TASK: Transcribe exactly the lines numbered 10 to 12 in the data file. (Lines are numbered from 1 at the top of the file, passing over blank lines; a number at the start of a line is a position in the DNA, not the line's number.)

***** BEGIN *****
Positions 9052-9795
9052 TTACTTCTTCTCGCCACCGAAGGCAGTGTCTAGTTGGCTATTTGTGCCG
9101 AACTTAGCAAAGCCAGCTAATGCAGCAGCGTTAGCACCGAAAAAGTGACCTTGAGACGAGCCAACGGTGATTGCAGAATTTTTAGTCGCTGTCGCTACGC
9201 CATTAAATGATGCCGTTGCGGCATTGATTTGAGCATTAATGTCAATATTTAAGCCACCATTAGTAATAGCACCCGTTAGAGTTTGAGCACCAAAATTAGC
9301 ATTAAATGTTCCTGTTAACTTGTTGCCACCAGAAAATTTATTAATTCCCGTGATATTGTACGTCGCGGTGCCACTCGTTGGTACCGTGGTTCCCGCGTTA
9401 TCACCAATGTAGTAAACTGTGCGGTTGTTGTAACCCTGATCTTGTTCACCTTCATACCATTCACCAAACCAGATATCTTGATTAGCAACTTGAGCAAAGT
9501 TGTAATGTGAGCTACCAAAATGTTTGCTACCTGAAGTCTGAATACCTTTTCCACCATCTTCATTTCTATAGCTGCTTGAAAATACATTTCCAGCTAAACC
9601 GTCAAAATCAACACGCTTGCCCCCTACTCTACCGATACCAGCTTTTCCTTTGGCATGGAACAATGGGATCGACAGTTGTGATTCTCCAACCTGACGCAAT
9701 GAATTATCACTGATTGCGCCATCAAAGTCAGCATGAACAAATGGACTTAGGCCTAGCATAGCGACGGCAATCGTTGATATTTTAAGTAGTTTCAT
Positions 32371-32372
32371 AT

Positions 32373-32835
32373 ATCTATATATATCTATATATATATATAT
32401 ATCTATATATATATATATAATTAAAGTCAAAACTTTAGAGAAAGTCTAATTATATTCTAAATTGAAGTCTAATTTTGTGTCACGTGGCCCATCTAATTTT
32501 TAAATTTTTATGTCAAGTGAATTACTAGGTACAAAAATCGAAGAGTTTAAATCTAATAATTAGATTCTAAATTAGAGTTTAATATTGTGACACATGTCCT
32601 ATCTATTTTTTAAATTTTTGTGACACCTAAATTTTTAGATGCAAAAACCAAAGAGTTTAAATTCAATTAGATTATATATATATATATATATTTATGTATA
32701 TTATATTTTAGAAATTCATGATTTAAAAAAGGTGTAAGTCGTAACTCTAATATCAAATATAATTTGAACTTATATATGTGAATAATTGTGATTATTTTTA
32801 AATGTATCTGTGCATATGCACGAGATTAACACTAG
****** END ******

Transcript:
Positions 32371-32372
32371 AT

Positions 32373-32835